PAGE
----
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      Deficiency of the tetraspanin CD63 associated with kidney pathology but normal lysosomal function.

      Molecular and Cellular Biology
      Amino Acid Sequence, Animals, Antigens, CD, chemistry, genetics, metabolism, Antigens, CD63, Blood Platelets, Chromosomes, Mammalian, Diuresis, Female, Fibroblasts, Gene Targeting, Genome, Immune System, cytology, Immunohistochemistry, Inclusion Bodies, pathology, ultrastructure, Kidney Diseases, physiopathology, Kidney Tubules, Collecting, Lysosomes, Membrane Glycoproteins, deficiency, Mice, Molecular Sequence Data, Platelet Function Tests, Platelet Membrane Glycoproteins, Pseudogenes, Urinalysis, Water-Electrolyte Balance

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          Abstract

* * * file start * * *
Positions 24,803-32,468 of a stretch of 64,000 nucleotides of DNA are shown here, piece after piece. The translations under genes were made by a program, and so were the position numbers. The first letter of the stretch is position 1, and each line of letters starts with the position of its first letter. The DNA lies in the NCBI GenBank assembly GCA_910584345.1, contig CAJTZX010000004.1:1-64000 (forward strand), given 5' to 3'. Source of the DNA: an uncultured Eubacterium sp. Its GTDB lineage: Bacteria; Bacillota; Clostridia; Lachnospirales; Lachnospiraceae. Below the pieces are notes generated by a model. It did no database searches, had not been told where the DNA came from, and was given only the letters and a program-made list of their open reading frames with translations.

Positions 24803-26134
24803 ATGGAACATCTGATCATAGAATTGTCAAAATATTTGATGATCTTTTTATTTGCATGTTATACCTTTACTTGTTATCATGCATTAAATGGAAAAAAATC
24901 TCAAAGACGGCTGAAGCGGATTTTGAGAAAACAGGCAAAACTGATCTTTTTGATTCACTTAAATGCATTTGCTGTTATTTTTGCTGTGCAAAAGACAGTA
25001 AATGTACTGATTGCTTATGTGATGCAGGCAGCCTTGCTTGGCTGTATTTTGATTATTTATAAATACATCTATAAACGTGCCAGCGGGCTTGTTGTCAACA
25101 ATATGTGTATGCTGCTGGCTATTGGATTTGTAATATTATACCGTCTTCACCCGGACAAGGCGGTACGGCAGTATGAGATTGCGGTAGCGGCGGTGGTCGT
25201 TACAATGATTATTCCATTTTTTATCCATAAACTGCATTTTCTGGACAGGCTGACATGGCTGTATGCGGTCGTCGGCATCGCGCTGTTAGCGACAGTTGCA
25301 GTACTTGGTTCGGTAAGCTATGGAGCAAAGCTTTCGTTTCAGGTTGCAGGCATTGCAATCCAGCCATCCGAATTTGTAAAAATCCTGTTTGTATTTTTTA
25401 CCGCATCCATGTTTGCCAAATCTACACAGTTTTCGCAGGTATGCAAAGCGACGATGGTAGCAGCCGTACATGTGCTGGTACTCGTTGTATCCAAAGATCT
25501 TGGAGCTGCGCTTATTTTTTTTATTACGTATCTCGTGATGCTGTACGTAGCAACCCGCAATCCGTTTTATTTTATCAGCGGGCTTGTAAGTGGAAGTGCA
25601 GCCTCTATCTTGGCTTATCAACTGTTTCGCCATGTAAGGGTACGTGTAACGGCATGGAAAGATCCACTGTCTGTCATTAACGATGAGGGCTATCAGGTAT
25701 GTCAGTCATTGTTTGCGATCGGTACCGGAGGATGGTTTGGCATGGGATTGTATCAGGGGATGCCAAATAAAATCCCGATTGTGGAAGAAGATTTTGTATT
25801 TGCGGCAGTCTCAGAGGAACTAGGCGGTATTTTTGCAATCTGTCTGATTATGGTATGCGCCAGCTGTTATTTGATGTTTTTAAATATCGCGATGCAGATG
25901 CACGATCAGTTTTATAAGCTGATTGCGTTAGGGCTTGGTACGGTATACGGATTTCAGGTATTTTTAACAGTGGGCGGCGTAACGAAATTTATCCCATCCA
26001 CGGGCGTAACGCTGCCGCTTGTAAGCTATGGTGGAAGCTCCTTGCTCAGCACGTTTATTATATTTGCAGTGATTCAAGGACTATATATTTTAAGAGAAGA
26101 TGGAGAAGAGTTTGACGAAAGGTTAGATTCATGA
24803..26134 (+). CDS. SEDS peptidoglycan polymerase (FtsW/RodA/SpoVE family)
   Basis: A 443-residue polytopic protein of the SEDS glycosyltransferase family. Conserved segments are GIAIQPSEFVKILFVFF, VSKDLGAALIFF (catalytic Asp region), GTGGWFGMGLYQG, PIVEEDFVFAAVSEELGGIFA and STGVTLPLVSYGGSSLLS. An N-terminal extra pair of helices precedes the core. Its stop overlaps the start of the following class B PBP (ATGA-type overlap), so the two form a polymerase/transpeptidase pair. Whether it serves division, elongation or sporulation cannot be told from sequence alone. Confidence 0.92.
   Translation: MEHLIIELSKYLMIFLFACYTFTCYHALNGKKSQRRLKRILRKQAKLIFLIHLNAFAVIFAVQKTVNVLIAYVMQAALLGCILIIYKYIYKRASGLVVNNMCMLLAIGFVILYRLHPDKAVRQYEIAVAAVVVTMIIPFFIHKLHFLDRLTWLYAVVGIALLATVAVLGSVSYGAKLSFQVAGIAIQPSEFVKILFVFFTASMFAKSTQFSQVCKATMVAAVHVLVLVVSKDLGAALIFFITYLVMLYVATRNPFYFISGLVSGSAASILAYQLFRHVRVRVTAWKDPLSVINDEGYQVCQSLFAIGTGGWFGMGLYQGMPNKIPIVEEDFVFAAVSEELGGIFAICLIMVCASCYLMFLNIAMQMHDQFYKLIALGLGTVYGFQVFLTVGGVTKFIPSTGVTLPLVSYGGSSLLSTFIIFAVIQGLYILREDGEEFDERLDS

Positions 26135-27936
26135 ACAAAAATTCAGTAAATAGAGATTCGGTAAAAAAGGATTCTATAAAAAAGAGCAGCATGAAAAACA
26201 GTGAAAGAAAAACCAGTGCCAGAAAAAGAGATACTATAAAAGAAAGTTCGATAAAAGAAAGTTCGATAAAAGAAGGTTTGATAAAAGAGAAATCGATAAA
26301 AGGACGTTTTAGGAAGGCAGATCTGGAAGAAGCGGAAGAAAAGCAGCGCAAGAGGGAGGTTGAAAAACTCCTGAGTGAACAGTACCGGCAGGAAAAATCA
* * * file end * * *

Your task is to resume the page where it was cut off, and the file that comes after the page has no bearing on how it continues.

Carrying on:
CD63 is a member of the tetraspanin superfamily that constitutes a main component of the lysosomal membrane. In mice, two CD63 gene loci are present, with only one of these two being functional. We generated and analyzed mice deficient for active CD63. Disruption of CD63 results in a complete loss of CD63 protein expression. Despite its abundance in late endosomes/lysosomes, the lack of CD63 does not cause obvious endosomal/lysosomal abnormalities. CD63 knockout mice are viable and fertile without gross morphological abnormalities in the majority of tissues. No alterations in the populations of immune cells and only minor differences in platelet function were observed. This suggests that the lack of CD63 could be successfully compensated for, most likely by other tetraspanins. However, CD63 deficiency leads to an altered water balance. CD63 knockout mice show an increased urinary flow, water intake, reduced urine osmolality, and a higher fecal water content. In principle cells of the collecting duct of CD63-deficient mice, abnormal intracellular lamellar inclusions were observed. This indicates that the sorting of apical transport proteins might be impaired in these cells. CD63 knockout mice provide an important tool for analyzing the various postulated functions of CD63 in vivo.

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